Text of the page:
In fact, if you do a quick search on Google you’ll actually find that IT is neither stressful nor a relaxing career to have. But from a lot of people that work in the industry, they will peg it as one or the other, but never neither.

I love the fact that technology has moved on in leaps and bounds. It was in 1994 that I got my first computer, with an Intel 50MHz SX2 processor, 4MB of RAM and 500MB hard disk it was a beast at running Windows 3.11. I upgraded it to 12MB of RAM and Windows 95 and didn’t look back. If you compare the past 19 years to now, in terms of technology as a whole (not talking Moore’s Law or anything), we are doing things now that were only a pipe dream in 1995. If car engines had moved at the same rate as computing, we should all be driving cars that consume just a thimble of fuel and run on an engine the size of a credit card.

I also love that more and more people are using computers, laptops, tablets and smartphones to get on with their daily lives. It’s amazing that a grandmother will use a computer to keep in touch with family around the world using an application like Skype or online services like Gmail or Outlook.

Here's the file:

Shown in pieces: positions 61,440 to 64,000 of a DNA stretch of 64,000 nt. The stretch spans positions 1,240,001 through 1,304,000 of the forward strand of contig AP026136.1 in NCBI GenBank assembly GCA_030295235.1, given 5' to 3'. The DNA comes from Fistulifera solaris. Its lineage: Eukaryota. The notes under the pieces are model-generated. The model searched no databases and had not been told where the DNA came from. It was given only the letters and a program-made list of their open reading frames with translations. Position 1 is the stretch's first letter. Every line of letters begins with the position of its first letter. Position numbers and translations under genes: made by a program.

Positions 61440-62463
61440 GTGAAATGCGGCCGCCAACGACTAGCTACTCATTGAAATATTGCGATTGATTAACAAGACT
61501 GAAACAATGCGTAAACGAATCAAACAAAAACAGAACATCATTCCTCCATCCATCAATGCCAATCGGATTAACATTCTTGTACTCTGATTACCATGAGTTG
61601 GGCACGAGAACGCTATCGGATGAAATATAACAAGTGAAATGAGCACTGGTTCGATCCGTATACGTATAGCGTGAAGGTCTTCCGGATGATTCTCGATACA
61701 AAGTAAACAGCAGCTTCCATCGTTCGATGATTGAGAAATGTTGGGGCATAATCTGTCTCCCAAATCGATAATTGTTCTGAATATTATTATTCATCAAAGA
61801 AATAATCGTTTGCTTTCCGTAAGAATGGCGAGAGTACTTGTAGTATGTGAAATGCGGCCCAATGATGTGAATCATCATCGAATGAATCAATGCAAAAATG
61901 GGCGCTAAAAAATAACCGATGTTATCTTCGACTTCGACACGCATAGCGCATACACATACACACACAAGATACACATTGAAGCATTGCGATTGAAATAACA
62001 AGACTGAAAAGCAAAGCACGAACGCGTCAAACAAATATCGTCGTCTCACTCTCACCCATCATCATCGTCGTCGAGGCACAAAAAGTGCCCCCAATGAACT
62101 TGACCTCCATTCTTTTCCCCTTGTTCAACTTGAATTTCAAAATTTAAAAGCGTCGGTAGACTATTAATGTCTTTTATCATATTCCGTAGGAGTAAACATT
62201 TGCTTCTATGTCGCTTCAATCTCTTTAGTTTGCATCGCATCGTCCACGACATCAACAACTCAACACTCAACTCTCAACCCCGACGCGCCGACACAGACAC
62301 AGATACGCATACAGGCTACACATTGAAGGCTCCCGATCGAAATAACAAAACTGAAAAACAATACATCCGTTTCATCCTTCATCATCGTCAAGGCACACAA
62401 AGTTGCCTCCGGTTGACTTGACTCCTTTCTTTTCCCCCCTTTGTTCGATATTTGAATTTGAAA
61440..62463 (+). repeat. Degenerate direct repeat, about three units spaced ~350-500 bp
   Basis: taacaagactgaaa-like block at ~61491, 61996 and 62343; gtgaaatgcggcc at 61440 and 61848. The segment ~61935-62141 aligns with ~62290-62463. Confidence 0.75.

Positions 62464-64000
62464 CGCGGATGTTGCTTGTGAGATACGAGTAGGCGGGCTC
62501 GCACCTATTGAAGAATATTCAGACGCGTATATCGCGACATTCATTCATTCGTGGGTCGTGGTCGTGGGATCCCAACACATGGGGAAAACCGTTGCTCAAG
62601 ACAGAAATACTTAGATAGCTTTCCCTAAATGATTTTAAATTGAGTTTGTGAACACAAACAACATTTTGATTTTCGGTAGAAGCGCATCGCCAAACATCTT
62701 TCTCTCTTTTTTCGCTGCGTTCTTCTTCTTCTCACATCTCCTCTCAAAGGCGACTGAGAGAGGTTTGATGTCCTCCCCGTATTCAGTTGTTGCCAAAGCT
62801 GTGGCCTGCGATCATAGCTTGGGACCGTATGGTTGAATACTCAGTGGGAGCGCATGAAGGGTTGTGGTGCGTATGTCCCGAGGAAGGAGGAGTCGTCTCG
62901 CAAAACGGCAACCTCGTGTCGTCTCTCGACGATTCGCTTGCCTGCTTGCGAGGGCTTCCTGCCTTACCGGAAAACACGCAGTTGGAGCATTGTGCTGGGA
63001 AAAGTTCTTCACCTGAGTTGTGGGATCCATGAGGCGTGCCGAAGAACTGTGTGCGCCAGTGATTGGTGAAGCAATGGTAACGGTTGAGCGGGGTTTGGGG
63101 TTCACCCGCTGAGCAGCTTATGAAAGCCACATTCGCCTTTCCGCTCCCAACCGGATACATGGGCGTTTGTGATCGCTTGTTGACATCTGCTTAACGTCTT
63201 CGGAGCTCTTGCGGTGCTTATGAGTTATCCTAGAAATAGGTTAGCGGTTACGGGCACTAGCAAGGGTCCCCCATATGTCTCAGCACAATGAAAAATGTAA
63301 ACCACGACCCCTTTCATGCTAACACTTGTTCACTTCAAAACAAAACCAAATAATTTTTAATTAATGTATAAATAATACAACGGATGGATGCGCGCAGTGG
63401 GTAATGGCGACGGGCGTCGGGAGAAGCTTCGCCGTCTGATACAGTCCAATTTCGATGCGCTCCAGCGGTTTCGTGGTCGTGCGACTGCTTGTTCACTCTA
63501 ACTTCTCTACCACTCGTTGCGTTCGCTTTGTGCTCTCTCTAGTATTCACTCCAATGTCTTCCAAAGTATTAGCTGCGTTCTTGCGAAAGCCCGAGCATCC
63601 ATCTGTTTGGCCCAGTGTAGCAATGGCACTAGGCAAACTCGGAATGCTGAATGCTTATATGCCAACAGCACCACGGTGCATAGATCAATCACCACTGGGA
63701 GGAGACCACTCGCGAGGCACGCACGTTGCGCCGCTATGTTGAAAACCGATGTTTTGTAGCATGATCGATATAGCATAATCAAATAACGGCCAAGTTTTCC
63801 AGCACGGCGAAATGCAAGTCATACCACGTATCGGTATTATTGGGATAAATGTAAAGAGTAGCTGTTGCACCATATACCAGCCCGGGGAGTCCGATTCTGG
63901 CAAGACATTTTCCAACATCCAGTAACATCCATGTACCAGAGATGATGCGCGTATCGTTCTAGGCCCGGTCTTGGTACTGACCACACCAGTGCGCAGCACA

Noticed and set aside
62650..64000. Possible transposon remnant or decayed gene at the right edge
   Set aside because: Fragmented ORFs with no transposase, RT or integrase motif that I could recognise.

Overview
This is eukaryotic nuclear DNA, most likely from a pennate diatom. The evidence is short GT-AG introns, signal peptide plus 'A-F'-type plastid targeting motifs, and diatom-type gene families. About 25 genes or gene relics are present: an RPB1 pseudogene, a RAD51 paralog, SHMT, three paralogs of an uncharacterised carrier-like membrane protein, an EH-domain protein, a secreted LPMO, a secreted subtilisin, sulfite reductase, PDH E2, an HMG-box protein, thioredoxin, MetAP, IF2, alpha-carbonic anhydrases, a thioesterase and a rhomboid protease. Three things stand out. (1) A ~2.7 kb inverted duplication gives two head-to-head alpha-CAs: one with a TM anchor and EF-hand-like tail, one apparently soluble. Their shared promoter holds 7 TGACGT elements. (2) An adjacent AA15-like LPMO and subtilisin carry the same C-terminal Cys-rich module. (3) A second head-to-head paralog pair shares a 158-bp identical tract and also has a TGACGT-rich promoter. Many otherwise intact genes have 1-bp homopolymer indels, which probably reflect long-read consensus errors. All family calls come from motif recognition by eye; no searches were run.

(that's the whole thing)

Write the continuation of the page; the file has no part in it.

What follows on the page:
I’ll repeat a phrase again here; we all boil at different temperatures. What one person finds as stress, another will thrive in. Ultimately it’s up to you and your employer to work through any difficult times (within reason of course) and get the best out of you and your role. When that happens, it will do wonders for your state of mind.